There are these lyrics that I often hear on the radio lately:
You don’t know what you’ve got till you’re missing it a lot.
These simple lyrics meant to be sung to the beloved one are very suitable to describe also the relationship we have with our own breath. Breath is with us from the very first till the very last moment of our life. We don’t have to do anything to achieve it. It’s just there for us to nourish life in our bodies. Like a fish who takes water as a given, we take breathing for granted. We realize how much we miss our breath only when we are facing moments that take our breath away, when we lose our breath in intense physical exercises, when we are taking the stairs till the fifth floor after a five-course Christmas dinner or when we sit next to the dearest one giving out his/her last breath.
One essential thing Yoga does for the relationship with our breath is to bring in awareness. To put it again in the words of the lyrics, by practicing yoga, one becomes aware what s/he got before missing it a lot. A yogi will not wait to lose his/her breath to notice it. In the practice of Yoga, sometimes we simply notice our breath without changing anything about it; other times, we consciously stretch the inhalation, the exhalation and the time in between them; or maybe we take “victorious breaths” (Ujjayi Pranayama) by stretching the breath and practicing a slight constriction of the glottis which produces a gentle hissing sound.
Listening to the sound of our own breath has several implications.
First and foremost it is pratyahara, the fifth limb of Yoga. Pratyahara means “to withdraw the senses from the outer world.” Instead of looking outside, for instance at the neighbor’s mat and start comparing your posture with his/hers, pratyahara takes your attention inwardly, away from external stimuli. This is a valuable meditation aid. We need to truly ask ourselves who we really are without our 5 senses, surely there is more to us than just our bodies and minds? What is truly living? What really happens when we die? Is happiness restricted to our 5 senses only?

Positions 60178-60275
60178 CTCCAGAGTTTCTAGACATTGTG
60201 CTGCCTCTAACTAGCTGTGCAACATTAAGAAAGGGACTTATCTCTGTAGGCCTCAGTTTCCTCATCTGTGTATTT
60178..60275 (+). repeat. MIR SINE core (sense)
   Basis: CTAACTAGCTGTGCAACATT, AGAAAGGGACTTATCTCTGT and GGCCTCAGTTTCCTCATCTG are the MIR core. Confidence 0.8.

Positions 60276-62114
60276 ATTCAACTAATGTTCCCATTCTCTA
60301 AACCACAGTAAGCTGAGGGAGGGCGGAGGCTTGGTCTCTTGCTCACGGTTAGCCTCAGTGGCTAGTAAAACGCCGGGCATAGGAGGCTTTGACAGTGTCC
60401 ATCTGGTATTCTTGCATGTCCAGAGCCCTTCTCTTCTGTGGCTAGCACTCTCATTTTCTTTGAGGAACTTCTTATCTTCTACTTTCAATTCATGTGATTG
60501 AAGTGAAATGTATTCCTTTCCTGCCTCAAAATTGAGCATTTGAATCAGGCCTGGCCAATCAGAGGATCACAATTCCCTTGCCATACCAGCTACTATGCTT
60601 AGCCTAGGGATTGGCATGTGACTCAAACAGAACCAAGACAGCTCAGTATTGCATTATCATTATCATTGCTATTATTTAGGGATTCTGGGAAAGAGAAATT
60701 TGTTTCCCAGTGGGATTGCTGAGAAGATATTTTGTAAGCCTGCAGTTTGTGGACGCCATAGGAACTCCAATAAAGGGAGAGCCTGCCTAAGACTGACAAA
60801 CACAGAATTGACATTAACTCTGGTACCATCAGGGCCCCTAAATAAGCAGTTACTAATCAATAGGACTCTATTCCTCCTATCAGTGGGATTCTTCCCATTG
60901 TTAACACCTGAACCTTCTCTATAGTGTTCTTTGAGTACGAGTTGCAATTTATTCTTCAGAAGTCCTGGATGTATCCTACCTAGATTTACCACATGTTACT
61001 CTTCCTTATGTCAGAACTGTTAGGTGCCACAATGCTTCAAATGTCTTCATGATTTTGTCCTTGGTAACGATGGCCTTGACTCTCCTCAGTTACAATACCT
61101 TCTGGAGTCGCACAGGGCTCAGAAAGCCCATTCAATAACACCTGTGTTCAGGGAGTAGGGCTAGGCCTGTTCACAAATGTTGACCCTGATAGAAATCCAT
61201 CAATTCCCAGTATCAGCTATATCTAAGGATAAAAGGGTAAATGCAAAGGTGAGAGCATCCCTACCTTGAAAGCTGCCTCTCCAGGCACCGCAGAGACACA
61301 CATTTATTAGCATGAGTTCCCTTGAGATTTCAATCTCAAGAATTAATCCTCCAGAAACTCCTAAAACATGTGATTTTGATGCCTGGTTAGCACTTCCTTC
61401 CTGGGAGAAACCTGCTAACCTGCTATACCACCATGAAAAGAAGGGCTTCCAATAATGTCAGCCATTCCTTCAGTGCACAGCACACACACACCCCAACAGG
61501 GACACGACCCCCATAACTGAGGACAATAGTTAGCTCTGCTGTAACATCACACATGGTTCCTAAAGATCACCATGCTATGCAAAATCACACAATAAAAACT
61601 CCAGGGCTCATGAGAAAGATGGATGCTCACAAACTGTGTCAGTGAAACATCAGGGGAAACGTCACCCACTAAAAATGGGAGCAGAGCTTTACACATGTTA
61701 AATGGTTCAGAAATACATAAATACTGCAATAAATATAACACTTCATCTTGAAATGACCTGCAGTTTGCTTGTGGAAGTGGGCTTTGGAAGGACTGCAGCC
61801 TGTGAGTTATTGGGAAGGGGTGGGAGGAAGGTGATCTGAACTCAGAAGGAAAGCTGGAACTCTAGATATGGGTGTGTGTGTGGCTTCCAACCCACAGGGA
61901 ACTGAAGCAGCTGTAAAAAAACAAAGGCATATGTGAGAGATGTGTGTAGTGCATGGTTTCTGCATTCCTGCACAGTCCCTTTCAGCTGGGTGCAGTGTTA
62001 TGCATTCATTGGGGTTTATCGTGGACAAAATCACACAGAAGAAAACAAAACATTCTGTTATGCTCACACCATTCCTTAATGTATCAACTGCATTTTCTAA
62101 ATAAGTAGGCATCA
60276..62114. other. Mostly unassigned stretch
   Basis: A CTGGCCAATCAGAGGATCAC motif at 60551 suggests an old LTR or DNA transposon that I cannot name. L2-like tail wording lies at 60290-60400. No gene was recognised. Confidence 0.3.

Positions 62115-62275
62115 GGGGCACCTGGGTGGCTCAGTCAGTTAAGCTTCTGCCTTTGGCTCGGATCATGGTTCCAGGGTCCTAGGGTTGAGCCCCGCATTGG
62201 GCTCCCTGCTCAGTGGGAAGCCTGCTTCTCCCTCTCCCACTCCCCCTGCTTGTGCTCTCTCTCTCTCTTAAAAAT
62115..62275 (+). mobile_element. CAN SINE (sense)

Second, listening to our breath informs us about our attitude in the posture or in that particular situation. Have you ever paid attention to your breath when you were furious? Did you like the sound of your breath then? I guess not. At times when the breath sounds short, aggressive, heavy, we know there is something in the posture or in the situation that we need to correct to avoid unhelpful attitudes.
Furthermore, adjusting our breathing by increasing our inhalation, we increase the amount of oxygen supplied to our bodies. Then, by increasing exhalation, we exhale more toxins of all kind, from the physical and environmental toxins (lead, nicotine, sulfur dioxide) to mental and emotional (“Does he still love me?”).
I started by quoting from one song. Now I will end by making slight modifications to another famous refrain: “Don’t take my breath away.” From all the life processes taking place in our wonderful complex body, breath is actually the only one we can purposefully adjust or change. You may often feel breathtaking experiences, but don’t let anybody or anything take your breath away. You need it to practice Yoga, to practice life.
Image credit: http://www.flickr.com/photos/jamorcillov/